5 Ways to Save Money for Your Baby's Future
When you spend impulsively on what you think Baby wants, you're probably squandering away money for what she truly does need—like an education. Here are five common scenarios new parents may find themselves in...
Scenario: At the toy store you are assaulted by the vast array of toys. You buy an educational doll, bring it home, and start moving it in front of your baby. She starts playing with the box it came and giggling. You go back to the toy store the next day and buy the piano that goes with the doll. While you play a few notes on it, Baby now notices the doll you bought yesterday and is playing with it. So what’s the bottom line on toys?
Bottom Line on Toys
Babies are curious—with or without toys. They’re going to investigate the world and discover things at their own pace and according to their own instincts. Your baby is not going to end up a dimwit just because he doesn’t have the top dozen new toys on the market. His favorite thing to look at? Your face. His favorite things to play with? The fascinating variety of household items he sees you using every day. And he detects no difference between stylishly packaged flashcards and a picture drawn by you on a piece of paper.
Scenario: You go into a bookstore to buy a cookbook. On the way to the cooking section, you notice a couple of adorable infant books that you know your baby would love. You buy both. When you get home, you read them to your baby, who immediately demonstrates that she finds them perfect for playing drop-it-and-see-how-many-times-mommy-will-pick-it-up. So what’s the bottom line on books?
Bottom Line on Books
Become a regular visitor to your local library. Discover the wonderful assortment of children’s books both old and new. Your baby doesn’t care whether the book is pristine or dog-eared. She just cares that you’re reading to her.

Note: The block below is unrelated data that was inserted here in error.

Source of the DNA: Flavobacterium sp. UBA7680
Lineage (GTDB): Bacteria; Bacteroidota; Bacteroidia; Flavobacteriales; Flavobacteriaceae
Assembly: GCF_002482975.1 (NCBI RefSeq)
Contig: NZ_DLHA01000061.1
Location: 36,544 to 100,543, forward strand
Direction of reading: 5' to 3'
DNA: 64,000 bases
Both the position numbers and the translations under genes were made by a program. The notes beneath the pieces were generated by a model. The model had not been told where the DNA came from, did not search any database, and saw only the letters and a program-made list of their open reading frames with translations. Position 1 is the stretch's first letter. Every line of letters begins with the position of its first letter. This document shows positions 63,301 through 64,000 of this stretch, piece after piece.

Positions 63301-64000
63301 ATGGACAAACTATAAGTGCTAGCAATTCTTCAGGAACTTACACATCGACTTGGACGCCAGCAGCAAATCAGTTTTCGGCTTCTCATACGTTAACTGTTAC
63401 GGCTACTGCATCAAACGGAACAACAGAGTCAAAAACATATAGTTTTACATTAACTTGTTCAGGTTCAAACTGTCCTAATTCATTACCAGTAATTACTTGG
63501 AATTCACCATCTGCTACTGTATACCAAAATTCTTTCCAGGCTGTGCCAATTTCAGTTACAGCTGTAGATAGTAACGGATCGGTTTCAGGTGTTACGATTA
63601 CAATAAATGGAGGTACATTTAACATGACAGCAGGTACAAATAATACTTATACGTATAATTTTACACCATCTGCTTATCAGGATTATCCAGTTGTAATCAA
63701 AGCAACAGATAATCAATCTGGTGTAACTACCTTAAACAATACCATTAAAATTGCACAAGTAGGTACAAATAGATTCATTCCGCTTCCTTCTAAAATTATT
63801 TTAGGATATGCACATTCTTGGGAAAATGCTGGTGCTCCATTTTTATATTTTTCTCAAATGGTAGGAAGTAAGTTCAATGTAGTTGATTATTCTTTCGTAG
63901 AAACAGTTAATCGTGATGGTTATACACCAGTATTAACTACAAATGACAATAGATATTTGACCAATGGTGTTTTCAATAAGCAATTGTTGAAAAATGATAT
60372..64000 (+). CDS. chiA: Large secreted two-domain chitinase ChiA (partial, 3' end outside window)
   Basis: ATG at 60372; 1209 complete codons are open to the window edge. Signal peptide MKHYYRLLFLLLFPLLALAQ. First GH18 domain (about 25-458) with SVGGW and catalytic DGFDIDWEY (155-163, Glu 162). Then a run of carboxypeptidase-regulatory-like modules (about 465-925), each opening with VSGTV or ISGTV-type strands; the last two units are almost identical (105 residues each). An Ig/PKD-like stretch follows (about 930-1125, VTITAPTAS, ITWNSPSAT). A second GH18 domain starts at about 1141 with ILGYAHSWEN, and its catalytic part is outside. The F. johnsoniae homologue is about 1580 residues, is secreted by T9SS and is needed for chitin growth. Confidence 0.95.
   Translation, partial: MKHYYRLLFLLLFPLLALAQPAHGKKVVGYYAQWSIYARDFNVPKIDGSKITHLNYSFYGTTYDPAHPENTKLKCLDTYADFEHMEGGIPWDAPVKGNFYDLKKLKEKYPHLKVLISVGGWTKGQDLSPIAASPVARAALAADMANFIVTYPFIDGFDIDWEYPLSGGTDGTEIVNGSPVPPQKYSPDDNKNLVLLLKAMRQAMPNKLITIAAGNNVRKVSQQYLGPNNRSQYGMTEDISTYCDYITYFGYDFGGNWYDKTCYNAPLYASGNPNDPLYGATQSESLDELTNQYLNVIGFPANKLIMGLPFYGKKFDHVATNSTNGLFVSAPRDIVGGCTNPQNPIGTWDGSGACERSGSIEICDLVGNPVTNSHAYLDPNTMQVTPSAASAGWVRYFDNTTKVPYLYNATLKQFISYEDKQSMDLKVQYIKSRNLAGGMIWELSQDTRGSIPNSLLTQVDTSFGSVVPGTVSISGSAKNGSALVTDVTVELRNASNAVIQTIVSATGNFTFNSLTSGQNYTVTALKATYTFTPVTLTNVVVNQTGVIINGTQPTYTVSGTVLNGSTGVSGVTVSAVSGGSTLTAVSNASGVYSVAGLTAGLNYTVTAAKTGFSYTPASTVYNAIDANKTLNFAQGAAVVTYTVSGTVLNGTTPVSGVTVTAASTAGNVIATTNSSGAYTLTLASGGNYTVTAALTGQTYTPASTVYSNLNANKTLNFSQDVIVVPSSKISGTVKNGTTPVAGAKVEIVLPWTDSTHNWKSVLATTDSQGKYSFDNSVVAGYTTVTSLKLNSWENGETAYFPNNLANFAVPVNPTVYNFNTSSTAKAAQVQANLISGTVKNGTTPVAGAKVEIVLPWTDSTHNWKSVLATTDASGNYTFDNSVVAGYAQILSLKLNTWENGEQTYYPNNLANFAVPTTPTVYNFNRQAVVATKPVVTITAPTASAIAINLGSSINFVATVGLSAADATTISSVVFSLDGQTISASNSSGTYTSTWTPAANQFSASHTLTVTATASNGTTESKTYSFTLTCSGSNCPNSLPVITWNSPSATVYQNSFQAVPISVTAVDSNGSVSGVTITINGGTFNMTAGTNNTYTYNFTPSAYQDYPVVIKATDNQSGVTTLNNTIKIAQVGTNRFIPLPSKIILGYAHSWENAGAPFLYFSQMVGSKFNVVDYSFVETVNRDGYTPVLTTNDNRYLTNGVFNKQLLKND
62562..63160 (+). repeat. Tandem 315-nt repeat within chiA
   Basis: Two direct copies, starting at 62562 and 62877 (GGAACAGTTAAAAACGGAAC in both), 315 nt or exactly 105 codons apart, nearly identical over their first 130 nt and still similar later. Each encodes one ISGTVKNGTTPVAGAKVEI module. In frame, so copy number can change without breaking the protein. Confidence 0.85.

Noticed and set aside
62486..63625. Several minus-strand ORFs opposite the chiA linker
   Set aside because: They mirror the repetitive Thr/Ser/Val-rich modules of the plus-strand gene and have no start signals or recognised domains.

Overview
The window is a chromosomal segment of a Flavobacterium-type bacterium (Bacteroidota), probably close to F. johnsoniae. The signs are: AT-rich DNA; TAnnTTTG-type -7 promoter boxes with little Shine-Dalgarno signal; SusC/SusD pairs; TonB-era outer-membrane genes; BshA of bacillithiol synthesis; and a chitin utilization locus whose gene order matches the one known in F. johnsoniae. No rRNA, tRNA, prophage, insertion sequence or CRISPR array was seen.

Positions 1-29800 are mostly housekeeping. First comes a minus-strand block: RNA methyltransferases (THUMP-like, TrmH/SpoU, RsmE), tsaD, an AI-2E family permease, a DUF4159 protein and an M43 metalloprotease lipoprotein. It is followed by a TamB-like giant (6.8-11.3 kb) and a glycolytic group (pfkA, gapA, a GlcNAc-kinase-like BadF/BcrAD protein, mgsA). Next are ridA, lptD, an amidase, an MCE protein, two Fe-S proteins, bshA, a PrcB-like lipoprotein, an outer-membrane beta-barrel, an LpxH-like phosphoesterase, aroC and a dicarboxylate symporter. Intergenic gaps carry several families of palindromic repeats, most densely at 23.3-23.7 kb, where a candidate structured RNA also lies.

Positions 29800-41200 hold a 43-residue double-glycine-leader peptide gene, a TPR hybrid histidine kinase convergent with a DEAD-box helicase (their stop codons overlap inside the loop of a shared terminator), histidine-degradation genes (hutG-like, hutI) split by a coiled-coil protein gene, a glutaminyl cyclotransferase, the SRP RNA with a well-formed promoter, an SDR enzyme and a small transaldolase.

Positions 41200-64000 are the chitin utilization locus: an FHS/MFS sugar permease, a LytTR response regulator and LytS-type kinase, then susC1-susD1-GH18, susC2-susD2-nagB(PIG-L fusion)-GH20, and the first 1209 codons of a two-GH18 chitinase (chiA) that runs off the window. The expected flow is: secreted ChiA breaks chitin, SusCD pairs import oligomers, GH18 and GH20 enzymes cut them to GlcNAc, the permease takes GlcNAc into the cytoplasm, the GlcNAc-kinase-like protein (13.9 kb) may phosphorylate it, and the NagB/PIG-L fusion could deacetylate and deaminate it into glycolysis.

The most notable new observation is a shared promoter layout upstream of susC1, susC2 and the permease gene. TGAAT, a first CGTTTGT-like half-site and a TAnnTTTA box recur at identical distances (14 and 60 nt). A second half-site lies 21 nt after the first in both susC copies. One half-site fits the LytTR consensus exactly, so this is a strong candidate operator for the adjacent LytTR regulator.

3. Mom-and-Me Programs
Scenario: You enroll in a weekly parent-and-baby music program. You find you don’t have that much in common with the other moms, the songs are kind of lame, and the program leaders aren’t really that into it. But what the heck, it was only $30 and occupies Baby once a week. So what’s the bottom line on mom-and-me programs?
Bottom Line on Mom-and-Me Programs
A single program might be inexpensive, but that kind of thinking often leads to enrolling in multiple programs, and a bunch of relatively small costs on a credit card statement have a way of suddenly presenting themselves as collectively sizeable.
Start your own entertainment schedule with Baby. Every Monday from 3 to 4 PM, you do music together. Every Thursday from 9 to 10 AM it’s mom-and-baby exercise time. And so on. Invite your friends with babies to join in the fun.
Scenario: Your favorite children’s clothing store is having a sale on select brand-name items. Even though you realize that a discount on most labels at this store still amounts to a higher price tag than comparable items at a discount store, you buy a few things and drop more than $100, not to mention applying for a credit card. So what’s the bottom line on clothes?
Bottom Line on Clothes
When making decisions about where to purchase baby clothes, think about the final price of a certain item, not how much discount you’re getting off the original price. If the name-brand store is selling a $50 dress for 20 percent off, that dress is still more expensive than the same or similar one at a discount store being sold for $35. Plus, few people beyond the staff at Vogue are going to be able to spot the differences in infant’s clothing between one store and another.
5. Impulse Purchases
Scenario: Waiting in line at the Target checkout after buying yourself a much-needed new bra, you notice a pair of sunglasses that would look indescribably cute on your baby. They’re not even $5, so you toss them in. So what’s the bottom line on impulse purchases?
Bottom Line on Impulse Purchases
Does your baby really need those sunglasses?
The Real Bottom Line
There are two points to all of this. First, just as spending an extra few dollars here and there can amount to a major expense without your noticing it, saving a few extra dollars here and there can also build toward a significant final number. That, you will notice.
Second, the purpose of learning how to save isn’t just for the pleasure of it—although it does feel great to know you’re spending smartly instead of blindly. Every dollar you save is a dollar that can be put toward what really matters in the big picture: your child’s future, in the form of education plans.
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